Now That The Russian Collusion Narrative Is Deflating, The Left Is Shifting Goalposts

Now That The Russian Collusion Narrative Is Deflating, The Left Is Shifting Goalposts

It’s increasingly difficult to sustain the smoke without any actual fire, and that reality is now evident in even liberal publications.
Sumantra Maitra
By

Nate Silver, of all people, recently tweeted that the scale of Russian involvement in the 2016 election was quite small, and its effect was not visible. Silver is of course not a Russian agent, nor should this sentiment be out of place.

After all, it seems so obvious that it shouldn’t even need mentioning in analytical circles. But it’s not often that we see an otherwise shrill and religiously anti-Republican national publication write a normal analytical opinion. It’s a signal of the scaling down of the Russian influence narrative that has been pushed for the last two years.

NPR’s essay on Russia collusion being unproven was a surprise: “Prosecutors say that [Paul] Manafort shouldn’t get any consideration for the information he has given the feds because he has been lying to them; Manafort’s lawyers say he gave the government valuable information. Nonetheless, the crimes for which the feds want Manafort to be locked up aren’t a Russian conspiracy to throw the election.”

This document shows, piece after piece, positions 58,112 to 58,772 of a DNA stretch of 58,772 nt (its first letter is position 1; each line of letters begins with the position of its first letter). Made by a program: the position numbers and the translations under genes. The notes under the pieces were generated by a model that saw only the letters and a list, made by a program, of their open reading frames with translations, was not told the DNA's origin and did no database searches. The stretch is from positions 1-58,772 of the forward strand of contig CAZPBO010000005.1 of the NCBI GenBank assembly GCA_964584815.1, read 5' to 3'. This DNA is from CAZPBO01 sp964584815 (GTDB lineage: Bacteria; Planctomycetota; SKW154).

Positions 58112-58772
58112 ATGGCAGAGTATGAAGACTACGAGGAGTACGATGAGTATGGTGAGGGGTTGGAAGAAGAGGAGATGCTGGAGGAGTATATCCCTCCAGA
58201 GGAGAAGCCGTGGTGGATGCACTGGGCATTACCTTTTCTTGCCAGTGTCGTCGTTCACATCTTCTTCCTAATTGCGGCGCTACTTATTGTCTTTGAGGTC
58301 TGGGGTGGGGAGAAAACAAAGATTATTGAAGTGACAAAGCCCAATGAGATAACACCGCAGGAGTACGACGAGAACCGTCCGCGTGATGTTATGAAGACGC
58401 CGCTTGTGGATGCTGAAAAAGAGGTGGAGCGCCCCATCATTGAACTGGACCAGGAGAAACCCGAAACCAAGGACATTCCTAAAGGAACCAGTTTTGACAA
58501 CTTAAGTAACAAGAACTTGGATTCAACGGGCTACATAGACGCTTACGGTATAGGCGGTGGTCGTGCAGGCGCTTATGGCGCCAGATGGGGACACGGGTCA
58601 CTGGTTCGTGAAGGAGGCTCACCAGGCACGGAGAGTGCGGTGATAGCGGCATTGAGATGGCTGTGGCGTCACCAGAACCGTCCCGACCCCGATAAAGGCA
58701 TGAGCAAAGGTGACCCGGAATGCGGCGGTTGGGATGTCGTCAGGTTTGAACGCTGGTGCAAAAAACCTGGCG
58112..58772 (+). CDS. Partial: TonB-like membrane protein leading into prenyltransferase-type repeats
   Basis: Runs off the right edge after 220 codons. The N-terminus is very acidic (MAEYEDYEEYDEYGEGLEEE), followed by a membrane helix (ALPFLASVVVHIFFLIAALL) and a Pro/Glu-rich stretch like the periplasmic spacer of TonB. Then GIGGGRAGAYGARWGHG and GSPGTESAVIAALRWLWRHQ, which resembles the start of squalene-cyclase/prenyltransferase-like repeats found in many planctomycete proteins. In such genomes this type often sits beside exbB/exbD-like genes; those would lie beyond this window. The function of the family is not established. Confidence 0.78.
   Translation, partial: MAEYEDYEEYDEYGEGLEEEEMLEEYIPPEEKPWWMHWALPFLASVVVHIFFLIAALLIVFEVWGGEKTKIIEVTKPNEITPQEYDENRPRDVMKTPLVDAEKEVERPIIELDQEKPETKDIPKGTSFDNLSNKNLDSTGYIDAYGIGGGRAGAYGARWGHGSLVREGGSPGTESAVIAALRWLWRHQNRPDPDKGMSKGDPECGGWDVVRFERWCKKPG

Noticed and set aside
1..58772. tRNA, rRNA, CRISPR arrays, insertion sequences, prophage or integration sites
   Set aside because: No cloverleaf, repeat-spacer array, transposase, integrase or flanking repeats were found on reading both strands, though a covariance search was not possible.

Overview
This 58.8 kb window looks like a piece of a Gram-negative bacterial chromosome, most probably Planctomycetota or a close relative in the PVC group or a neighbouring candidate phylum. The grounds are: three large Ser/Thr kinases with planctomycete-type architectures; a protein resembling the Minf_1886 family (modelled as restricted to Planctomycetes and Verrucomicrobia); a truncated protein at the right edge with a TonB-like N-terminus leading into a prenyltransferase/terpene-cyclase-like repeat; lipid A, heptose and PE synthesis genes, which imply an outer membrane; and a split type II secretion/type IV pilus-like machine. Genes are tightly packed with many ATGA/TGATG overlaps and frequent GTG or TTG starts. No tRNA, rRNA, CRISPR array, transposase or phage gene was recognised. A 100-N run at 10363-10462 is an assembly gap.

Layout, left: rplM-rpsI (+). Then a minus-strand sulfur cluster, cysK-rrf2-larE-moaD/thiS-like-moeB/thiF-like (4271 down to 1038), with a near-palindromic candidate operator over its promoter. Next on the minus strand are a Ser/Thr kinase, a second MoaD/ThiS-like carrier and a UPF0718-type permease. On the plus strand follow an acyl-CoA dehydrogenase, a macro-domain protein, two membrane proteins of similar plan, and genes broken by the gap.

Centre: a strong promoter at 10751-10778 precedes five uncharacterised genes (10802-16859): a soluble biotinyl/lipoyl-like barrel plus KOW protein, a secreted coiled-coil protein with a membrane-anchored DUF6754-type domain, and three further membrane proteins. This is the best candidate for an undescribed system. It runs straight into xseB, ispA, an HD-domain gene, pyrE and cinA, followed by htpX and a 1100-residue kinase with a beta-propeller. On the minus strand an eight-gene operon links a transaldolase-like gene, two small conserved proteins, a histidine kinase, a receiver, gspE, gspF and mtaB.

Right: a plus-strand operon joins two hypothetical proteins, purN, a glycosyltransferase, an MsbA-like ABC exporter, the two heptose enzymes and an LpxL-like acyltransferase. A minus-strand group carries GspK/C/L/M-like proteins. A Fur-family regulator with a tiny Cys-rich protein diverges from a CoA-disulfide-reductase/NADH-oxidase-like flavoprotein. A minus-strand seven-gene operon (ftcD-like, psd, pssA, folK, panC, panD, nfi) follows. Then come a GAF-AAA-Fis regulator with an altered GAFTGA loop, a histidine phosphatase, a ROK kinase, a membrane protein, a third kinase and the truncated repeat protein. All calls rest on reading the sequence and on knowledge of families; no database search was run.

It was followed by The Nation, no right-wing MAGA hatters, with a thorough essay discussing the differences of the ones charged, the charges, and the original narrative of the collusion story. In an absurd irony, the piece notes how Manafort might go to jail for a “crime” of ostensibly tilting the Ukrainian government towards the European Union — weaning them away from Russia:

When it comes to his work in Ukraine, Manafort, as former Fusion GPS researcher Graham Stack writes, was convicted for ‘doing the opposite of colluding with Russia.’ In Ukraine, Manafort pushed a pro-Western agenda … Internal documents released by Mueller make clear that Manafort tried to steer his client, then – Ukrainian President Viktor Yanukovych, to align with the European Union and away from Russia, or, in Manafort’s own words, promote ‘the key geopolitical messaging of how “Europe and the U.S. should not risk losing Ukraine to Russia.”‘